This article explorex some of the more frequently encountered toxicities of FGFR inhibitors and their optimal management.
Continuous focus on fibroblast growth factors (FGFs) remains an important rationale because of their role in normal cellular metabolism as they exert their physiological effects through binding to fibroblast growth factor receptors (FGFRs). This is a complex family of signaling pathways that includes 5 distinct FGFRs (numbered 1 through 5) and 18 identified FGF ligands.1 FGFR receptors have diverse functions including embryogenesis, angiogenesis, wound repair, phosphate metabolism, cellular proliferation, differentiation, migration, and apoptosis.2 Aberrant activation of FGF signaling arising from mutations and amplification of these receptors or gene rearrangements involving the FGFR gene is seen at varying frequencies across a broad range of cancers. Further, it has also been hypothesized that FGF activity contributes to the local immunosuppression within the tumor microenvironment via stimulation of cancer-associated fibroblasts (CAFs).3,4
Consequently, FGFR receptors 1 through 4 have emerged as critical therapeutic targets. FGFR5 lacks a tyrosine kinase domain, so it is not of clinical interest at this time.
Research into this cellular pathway has culminated in the regulatory approval of multiple tyrosine kinase inhibitors including pemigatinib (Pemazyre), infigratinib (Truseltiq), and erdafitinib (Balversa), which target FGFR. Although these therapeutic breakthroughs have increased treatment options for difficult-to-treat cancers such as cholangiocarcinoma and urothelial carcinoma, modulation of the FGF axis poses unique clinical challenges. Unlike other common drug targets, FGFR is rather ubiquitous in normal tissues.
Despite ongoing efforts to develop selective inhibitors targeting specific FGFR subtypes, the close homology between these receptors necessarily results in a certain degree of cross-receptor inhibition, leading to the characteristic toxicities seen with their use. Addressing some of the more frequently encountered toxicities of FGFR inhibitors and their management can lead to positive outcomes.
Hyperphosphatemia is a characteristic effect of these agents and arises from inhibition of FGFR1, which has a central role in phosphate metabolism.5 Hyperphosphatemia, unlike other toxicities discussed below, is considered an on-target effect and predictive of anticancer response.6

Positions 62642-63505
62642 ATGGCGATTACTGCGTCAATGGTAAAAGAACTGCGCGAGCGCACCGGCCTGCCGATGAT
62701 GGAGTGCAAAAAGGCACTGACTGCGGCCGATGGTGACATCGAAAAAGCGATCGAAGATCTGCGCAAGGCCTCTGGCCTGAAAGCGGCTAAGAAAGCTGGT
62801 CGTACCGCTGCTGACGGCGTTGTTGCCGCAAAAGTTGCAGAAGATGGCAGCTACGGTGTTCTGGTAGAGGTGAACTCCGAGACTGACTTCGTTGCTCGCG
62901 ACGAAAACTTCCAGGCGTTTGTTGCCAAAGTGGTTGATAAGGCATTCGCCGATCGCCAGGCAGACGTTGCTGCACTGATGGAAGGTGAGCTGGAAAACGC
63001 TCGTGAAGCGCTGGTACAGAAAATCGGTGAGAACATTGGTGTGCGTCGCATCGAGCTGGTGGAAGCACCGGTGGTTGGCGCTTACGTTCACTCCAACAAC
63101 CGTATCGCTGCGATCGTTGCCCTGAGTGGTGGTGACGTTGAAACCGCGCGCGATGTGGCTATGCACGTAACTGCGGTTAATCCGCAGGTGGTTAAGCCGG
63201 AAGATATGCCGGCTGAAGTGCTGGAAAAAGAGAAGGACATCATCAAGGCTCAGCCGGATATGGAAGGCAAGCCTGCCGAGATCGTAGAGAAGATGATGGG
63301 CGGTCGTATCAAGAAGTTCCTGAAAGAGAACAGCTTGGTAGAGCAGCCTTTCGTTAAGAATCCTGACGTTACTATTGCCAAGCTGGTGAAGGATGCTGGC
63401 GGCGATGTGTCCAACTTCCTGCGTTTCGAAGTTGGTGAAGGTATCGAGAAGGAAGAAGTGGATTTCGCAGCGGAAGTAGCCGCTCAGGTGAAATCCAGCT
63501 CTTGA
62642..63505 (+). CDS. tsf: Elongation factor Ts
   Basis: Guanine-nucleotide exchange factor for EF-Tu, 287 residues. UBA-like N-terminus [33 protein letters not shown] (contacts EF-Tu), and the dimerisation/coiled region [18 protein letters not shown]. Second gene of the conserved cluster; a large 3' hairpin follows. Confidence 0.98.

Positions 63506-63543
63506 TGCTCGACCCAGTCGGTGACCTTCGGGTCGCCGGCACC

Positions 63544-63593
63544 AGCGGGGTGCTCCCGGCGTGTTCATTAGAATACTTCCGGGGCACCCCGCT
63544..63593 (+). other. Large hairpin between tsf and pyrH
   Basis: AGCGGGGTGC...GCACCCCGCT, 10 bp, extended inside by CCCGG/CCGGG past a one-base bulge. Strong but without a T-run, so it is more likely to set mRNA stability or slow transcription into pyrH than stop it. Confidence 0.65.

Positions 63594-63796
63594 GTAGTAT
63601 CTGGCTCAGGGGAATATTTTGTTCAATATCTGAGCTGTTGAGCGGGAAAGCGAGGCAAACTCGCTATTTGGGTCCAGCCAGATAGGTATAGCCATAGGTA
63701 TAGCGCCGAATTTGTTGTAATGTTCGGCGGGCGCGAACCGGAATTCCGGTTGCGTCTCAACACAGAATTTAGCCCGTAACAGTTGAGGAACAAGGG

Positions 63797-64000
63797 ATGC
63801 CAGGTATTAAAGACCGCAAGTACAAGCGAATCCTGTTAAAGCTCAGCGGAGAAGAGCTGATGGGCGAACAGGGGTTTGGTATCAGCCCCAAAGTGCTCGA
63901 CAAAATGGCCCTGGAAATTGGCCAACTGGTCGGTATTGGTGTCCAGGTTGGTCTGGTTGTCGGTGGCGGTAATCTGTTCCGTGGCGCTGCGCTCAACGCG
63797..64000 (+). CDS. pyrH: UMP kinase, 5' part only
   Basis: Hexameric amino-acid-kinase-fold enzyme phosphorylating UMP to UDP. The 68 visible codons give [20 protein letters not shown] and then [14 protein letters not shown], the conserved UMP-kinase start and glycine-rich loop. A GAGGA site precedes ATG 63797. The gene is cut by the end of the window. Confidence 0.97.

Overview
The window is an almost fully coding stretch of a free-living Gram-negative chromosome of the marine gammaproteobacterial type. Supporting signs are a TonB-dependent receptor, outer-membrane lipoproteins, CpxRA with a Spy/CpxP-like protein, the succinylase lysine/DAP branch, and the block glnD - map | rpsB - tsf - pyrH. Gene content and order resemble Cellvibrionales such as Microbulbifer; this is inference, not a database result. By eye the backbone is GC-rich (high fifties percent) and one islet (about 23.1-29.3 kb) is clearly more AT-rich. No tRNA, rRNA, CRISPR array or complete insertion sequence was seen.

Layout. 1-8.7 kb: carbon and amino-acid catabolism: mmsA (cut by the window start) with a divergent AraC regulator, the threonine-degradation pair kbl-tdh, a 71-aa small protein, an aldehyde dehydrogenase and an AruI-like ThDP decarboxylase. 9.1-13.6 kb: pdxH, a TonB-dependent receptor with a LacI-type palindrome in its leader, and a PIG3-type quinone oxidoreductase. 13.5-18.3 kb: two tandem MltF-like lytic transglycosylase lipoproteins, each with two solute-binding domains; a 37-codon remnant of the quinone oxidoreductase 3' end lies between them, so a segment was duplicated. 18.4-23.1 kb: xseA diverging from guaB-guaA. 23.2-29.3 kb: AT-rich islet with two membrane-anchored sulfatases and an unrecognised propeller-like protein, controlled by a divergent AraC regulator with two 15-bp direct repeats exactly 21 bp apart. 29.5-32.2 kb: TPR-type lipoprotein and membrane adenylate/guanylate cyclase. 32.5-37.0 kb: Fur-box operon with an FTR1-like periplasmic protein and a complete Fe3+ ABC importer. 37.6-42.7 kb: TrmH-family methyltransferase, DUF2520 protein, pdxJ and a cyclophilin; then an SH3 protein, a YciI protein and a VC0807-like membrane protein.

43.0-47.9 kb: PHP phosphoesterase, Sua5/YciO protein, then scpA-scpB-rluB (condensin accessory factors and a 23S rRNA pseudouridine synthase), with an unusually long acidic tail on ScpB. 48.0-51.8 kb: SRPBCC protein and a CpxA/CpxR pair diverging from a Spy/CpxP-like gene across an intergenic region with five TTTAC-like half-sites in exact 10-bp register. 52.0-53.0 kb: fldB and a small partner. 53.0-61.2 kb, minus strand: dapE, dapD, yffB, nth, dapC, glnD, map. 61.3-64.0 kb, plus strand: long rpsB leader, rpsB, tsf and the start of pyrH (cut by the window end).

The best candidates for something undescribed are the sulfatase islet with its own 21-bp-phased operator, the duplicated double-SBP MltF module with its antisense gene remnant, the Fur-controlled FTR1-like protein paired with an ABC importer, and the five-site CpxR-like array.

The significance of this relationship is reflected in the dosing algorithm for erdafitinib, which involves an upward titration of dosing depending on serum phosphate levels. Given the significance of the relationship between tumor response and hyperphosphatemia, management of this adverse event should primarily be focused on strategies to reduce phosphorus levels rather than by dose reduction of the FGFR inhibitor.
All patients receiving these drugs must be immediately placed on a phosphate- restricted diet and should be provided with educational resources on low-phosphate foods.7 Although most patients can be effectively managed with dietary interventions alone, up to a third may eventually require phosphate binder therapy. Oral phosphate binders are recommended when serum phosphate levels exceed 7 mg/dL.5 The specific type of phosphate binder employed depends on clinical circumstances such as concurrent hypercalcemia or overlapping toxicity such as diarrhea.
Routine monitoring of serum phosphate levels is essential to not only maximize the potential benefit of the FGFR inhibitor, but also to avoid overcorrection and resultant hypophosphatemia. A summary of phosphate binders is provided in the TABLE.6